According to an article in the San Diego Union-Tribune, this proposition encourages people to steal because if they are caught, the penalties are slim to none. As a result, there has been an increase of theft in the San Diego area.   

Why do People Commit Porch Piracy?

People often steal from the porches of others because of financial woes. They may not be able to afford the goods themselves. Some do it for the rush of stealing and getting away with it. Others may commit porch piracy because of drug abuse and mental illness issues.

How to Prevent Porch Piracy

Below are some tips to prevent porch piracy:

  • Install door cameras or porch surveillance cameras
  • Request signature be required for delivery
  • Deliver to another address such as a UPS store, FedEx Kinkos, or Walgreens
  • Schedule the package to arrive when you know you will be home for the day

Common Defenses to Porch Pirating

Although porch pirating is a misdemeanor, it is still an offense in the State of California. There are several defenses that may apply if you are charged with this crime. The most common defenses include:

  • Mistaken identity
  • False accusation
  • Insufficient evidence
  • Believing that the property belonged to the person being accused

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The holidays can be stressful for your loved ones sitting behind bars. This is a time when they feel like they have been forgotten because they cannot physically be with you and other family members. Cheer them up with a criminal jail visit. With these strategies, you can make your jail visitations go smoothly for all parties involved.

Take Time to Plan the Visit

The San Diego County Sheriff’s Department’s website has plenty of information regarding visitation, how to book the reservations, the types of visits available, required identification needed for the visit, and visiting hours.

Boston, New York, Minneapolis, Denver, and Los Angeles are just a handful of cities in the United States sending teams or co-response teams of police officers and social workers to respond to incidents involving individuals suffering from mental health illness, reports The Economist magazine.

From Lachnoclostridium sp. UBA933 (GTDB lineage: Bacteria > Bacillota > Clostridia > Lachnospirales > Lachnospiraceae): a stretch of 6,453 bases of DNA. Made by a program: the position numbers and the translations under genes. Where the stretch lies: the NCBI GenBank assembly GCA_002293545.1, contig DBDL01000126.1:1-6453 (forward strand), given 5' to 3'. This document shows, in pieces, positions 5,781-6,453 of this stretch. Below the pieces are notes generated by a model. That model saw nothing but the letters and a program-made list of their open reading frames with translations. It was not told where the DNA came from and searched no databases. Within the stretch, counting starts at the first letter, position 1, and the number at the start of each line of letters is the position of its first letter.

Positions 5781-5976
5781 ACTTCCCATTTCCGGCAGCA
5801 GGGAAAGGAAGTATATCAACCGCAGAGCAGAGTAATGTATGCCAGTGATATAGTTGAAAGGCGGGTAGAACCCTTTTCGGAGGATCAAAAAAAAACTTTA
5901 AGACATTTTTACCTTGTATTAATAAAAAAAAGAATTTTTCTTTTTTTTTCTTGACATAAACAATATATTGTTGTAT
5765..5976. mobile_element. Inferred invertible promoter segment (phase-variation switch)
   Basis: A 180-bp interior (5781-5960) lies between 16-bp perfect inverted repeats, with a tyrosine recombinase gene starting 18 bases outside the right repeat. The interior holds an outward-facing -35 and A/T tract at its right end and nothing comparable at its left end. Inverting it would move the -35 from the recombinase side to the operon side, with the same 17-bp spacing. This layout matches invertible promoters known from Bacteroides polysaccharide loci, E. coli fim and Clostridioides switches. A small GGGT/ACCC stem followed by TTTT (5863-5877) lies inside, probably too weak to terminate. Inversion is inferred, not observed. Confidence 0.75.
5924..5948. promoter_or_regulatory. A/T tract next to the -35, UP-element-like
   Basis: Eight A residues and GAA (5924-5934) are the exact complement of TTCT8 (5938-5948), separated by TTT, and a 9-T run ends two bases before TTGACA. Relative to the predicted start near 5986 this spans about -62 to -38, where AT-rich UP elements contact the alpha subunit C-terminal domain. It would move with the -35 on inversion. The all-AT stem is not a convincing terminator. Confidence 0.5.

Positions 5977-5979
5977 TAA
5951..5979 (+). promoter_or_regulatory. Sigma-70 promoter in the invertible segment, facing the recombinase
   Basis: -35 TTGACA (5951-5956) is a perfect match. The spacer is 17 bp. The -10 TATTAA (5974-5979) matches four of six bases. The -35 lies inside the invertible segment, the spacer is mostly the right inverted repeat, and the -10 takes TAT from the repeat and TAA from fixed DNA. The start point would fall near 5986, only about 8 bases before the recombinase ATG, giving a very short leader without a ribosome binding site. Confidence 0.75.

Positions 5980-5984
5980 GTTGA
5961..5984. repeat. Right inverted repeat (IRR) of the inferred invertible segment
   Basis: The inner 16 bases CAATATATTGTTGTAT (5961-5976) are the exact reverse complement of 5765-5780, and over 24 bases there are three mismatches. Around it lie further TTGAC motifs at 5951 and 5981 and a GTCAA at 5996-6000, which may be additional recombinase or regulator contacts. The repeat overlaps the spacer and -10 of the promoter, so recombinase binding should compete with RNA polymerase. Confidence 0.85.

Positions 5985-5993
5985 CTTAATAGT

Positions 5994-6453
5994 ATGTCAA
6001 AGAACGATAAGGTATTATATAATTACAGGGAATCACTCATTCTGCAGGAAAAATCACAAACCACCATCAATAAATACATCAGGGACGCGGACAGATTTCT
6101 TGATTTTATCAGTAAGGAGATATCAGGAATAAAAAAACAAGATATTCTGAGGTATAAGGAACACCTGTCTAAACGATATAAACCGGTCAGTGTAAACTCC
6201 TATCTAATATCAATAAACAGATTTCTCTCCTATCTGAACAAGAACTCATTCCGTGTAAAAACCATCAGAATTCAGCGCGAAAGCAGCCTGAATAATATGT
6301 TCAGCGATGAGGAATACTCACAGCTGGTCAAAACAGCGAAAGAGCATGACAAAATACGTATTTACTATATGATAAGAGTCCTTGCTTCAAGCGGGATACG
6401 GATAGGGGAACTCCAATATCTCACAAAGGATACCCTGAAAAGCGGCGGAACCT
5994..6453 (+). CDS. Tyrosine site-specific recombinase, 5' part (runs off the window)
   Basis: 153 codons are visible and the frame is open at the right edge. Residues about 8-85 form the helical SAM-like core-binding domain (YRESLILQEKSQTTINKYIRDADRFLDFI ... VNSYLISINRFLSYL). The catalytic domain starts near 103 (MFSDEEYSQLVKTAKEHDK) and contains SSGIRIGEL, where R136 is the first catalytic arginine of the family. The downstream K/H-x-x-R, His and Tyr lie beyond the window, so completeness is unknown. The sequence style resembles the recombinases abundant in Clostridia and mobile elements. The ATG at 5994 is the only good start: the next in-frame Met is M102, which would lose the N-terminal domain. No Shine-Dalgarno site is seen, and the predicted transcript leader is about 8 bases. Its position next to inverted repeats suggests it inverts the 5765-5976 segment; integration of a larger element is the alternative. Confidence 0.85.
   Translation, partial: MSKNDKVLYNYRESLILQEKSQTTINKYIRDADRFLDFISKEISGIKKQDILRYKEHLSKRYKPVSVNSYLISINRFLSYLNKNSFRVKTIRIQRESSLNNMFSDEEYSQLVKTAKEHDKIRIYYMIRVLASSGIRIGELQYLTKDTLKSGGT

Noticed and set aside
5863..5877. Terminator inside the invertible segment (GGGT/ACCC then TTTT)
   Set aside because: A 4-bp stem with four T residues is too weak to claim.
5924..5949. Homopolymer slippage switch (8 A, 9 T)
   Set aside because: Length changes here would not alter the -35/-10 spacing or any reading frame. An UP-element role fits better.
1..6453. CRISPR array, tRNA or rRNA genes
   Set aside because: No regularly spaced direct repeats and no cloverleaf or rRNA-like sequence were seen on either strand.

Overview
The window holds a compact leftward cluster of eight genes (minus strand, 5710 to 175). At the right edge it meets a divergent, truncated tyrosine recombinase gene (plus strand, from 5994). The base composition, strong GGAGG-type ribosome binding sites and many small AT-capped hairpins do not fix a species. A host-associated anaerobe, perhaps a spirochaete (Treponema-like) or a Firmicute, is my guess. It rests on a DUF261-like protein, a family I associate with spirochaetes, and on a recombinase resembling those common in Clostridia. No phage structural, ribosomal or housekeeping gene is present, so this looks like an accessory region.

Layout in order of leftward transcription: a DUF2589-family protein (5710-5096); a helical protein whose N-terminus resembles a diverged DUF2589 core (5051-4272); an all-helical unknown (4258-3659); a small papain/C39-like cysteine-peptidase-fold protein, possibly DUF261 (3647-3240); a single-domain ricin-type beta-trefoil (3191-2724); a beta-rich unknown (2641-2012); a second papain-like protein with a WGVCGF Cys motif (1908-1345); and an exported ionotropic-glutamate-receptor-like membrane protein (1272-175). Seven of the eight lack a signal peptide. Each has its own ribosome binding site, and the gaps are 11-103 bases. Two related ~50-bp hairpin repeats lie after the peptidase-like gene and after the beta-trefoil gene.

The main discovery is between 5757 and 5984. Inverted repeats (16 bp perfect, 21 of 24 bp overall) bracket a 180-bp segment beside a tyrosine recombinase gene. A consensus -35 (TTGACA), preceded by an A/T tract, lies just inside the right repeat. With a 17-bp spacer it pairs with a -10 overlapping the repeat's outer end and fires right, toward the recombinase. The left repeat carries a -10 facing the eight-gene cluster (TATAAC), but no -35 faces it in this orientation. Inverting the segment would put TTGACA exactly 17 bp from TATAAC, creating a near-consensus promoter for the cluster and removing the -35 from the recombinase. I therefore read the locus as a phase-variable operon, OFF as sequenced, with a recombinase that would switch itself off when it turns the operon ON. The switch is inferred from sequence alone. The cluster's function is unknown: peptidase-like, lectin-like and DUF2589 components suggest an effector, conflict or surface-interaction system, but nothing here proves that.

Many individuals who come into contact with the criminal justice system suffer from undiagnosed mental illness. It is not until they receive their medical examination when they are booked in county jails that mental health professionals are able to assess them and start them on medications to manage the worst of their symptoms.

Those who know they suffer from mental illness may have difficulty medicating themselves, forgetting or skipping their meds, or not being able to afford the medication. How many people experience mental health problems during the criminal justice process is difficult, if not impossible, to quantify. Even though the U.S. Justice Department collects statistics on individuals with mental health problems in the criminal justice system, they rely on self-reported data from local police departments to complete their own assessments. Sharing the information with the U.S. Justice Department is voluntary, so the numbers available do not accurately portray the magnitude of the problem.

New Approach to a Difficult Problem

Studies show that as many as two in four of fatal police shootings nationwide involve a victim suffering from severe psychiatric problems. Most police officers are not trained to deal with mentally ill people. Many more are not advised that they are responding to a scene with a person with severe psychiatric problems. The result is often a fatal misunderstanding that perhaps could have been better resolved with the assistance of a mental health professional.

Police departments are facing severe budget shortfalls. Programs such as the co-response teams are expensive. Funding, when available, is patched together from multiple sources, including federal, state, and local funding and grants from private organizations. Before the program can even be implemented in a community, the social worker must be trained about law enforcement duties, policies, and protection, and the police officers need to be trained about mental health illness and how to respond to individuals experiencing a mental health crisis.